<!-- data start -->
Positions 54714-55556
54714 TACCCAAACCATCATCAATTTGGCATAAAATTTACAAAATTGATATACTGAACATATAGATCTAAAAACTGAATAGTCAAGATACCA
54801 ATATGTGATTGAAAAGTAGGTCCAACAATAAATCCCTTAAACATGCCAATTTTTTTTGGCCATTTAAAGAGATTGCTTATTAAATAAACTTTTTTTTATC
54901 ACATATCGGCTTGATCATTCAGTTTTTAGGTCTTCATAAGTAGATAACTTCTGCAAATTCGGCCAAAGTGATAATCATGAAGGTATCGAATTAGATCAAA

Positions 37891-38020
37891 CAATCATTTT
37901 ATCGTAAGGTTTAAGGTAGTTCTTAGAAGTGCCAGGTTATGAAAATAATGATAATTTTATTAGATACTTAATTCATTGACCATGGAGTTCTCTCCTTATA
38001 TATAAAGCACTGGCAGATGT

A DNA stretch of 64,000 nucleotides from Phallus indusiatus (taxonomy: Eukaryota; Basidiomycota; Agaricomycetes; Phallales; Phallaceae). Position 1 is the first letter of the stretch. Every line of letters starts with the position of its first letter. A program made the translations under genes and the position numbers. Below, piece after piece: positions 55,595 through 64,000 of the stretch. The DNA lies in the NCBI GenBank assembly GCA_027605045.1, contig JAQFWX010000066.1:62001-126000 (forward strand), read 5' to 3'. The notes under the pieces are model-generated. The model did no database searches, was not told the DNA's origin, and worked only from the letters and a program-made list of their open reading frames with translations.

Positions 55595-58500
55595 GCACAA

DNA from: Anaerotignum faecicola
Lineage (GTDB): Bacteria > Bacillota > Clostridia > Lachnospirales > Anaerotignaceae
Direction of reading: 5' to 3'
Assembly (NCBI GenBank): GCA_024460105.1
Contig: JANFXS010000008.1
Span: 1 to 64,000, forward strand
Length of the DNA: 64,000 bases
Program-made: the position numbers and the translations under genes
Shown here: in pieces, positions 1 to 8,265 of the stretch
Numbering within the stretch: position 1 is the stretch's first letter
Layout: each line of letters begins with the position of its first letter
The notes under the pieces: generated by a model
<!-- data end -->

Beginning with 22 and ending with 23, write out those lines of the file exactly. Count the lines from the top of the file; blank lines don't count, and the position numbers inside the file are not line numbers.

Layout: each line of letters begins with the position of its first letter
The notes under the pieces: generated by a model